An Advance Health Care Directive is a document (or series of documents) that allows you to let your doctor and loved ones know about your health preferences. This is often medically necessary because in some cases, you will be unable to alert physicians about your wishes yourself, and having them written down in “advance” of that time will ensure that your wishes are nonetheless carried out in the way you specified.
An Advance Health Care Directive may consist of more than one document. Generally, to make your health care wishes known, you’ll need two legal forms: the Power of Attorney for Health Care and a Living Will. The Living Will is essential for legally letting others know about your wishes; the Power of Attorney for Health Care will essentially grant others permission to carry your wishes out. Put together, all of these documents constitute what is known as an Advance Health Care Directive.
In short, a Living Will is a document that will specify the care you would like to receive if you are somehow rendered incapacitated or unable to speak for yourself. It should contain information regarding specific scenarios, such as whether or not you want to use lifesaving measures if you are incapacitated to some degree.
Using a Living Will doesn’t necessarily mean you won’t be able to make your own medical decisions – as long as you are at full capacity to do so. But having one in place will allow you to speak for yourself even when you’re medically incapable of doing just that.
While a Living Will states what you would like to happen in the event that you become incapacitated, the Power of Attorney for Health Care will help ensure that these wishes can be carried out by someone you trust. Because they will need a degree of legal permission in order to make decisions on your behalf, Power of Attorney for Health Care can grant them those certain (and usually limited) powers. Essentially, a Power of Attorney is a “signatory” power. Its usage in the medical world, of course, is complex and in the event of your medical incapacitation, you should only assign these powers to someone you trust.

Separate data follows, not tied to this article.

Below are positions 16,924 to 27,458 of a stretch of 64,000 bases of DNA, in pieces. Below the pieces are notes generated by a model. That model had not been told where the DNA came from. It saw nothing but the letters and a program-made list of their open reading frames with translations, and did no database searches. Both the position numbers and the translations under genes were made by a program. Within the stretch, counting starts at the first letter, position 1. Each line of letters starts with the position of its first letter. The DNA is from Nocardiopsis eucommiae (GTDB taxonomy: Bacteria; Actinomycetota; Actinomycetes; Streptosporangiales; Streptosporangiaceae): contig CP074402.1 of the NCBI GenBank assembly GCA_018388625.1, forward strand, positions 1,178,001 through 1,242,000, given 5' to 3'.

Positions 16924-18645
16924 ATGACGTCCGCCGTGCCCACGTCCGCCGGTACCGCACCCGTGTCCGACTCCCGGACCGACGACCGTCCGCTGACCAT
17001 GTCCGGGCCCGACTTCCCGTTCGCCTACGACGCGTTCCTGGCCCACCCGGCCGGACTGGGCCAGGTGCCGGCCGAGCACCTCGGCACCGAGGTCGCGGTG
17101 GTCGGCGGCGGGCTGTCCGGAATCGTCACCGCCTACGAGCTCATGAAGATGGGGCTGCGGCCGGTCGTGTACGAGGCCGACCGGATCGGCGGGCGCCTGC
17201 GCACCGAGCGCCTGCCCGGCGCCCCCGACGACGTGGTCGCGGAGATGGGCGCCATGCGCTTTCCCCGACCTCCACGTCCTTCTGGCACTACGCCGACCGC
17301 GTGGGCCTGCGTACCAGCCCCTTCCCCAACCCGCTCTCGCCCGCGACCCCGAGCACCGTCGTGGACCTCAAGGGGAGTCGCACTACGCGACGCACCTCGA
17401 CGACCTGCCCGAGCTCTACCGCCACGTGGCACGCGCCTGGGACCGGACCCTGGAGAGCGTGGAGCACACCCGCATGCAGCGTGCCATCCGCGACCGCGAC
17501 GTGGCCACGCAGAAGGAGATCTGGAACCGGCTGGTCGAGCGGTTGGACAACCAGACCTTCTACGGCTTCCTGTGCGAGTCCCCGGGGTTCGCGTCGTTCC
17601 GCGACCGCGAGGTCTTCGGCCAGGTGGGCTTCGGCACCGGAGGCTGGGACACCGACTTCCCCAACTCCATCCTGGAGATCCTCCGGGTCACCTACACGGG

The Advance Health Care Directive is something you can use to handle any and all questions relating to your medical incapacitation; in essence, the directive is a comprehensive strategy that you can outline. If you want to take care of all of these advance health care issues at once, the Advance Health Care Directive is probably your ideal choice.
You are free to choose whomever you want to represent you in the case of your incapacitation; however, it’s highly recommended that you entrust a close friend or family member with the responsibility of carrying out your wishes.
Aside from the issues already addressed in the answers about Living Wills and the Power of Attorney for Health Care, there will be a couple of other decisions you need to make now if you want to have a full and complete Advance Health Care Directive. Here are a few important ones:
Essentially, you will have the power to customize what happens to you after medical incapacitation. But it’s important that you take time to think these out before completing your full Advance Health Care Directive.
If you never become medically incapacitated or unable to speak for yourself before you pass, your Advance Health Care Directive will never “kick in,” and therefore will not have any enforceability. Because the Advance Health Care Directive deals with what you want to happen in certain instances, it follows that if those circumstances never arrive, there will never be any need to enforce the directive.
However, it is important to remember that as long as the Advance Health Care Directive is properly signed and witnessed, it will indeed become enforceable upon your incapacitation.
The Advance Health Care Directive has a few key requirements to be recognized as valid. First, it must be legally and willingly signed by you, often known as the “author.” In forms this important, you’ll generally be required to have a few witnesses present to confirm the fact that you’ve signed the directive freely and willingly.
Additionally, your Advance Health Care Directive will need to conform to your state’s laws in order to be considered fully valid; it’s not enough to use a “one-size-fits-all” form when each state’s laws regarding health care directives are different.
Once validly signed and witnessed, your Advance Health Care Directive will be ready for use should you become incapacitated or unable to speak for yourself because of medical issues. Though the directive itself will always be valid until then, it’s important to remember that it is not truly “effective” until the circumstances it details actually take place. At this point, the Advance Health Care Directive will be fully effective and enforceable.
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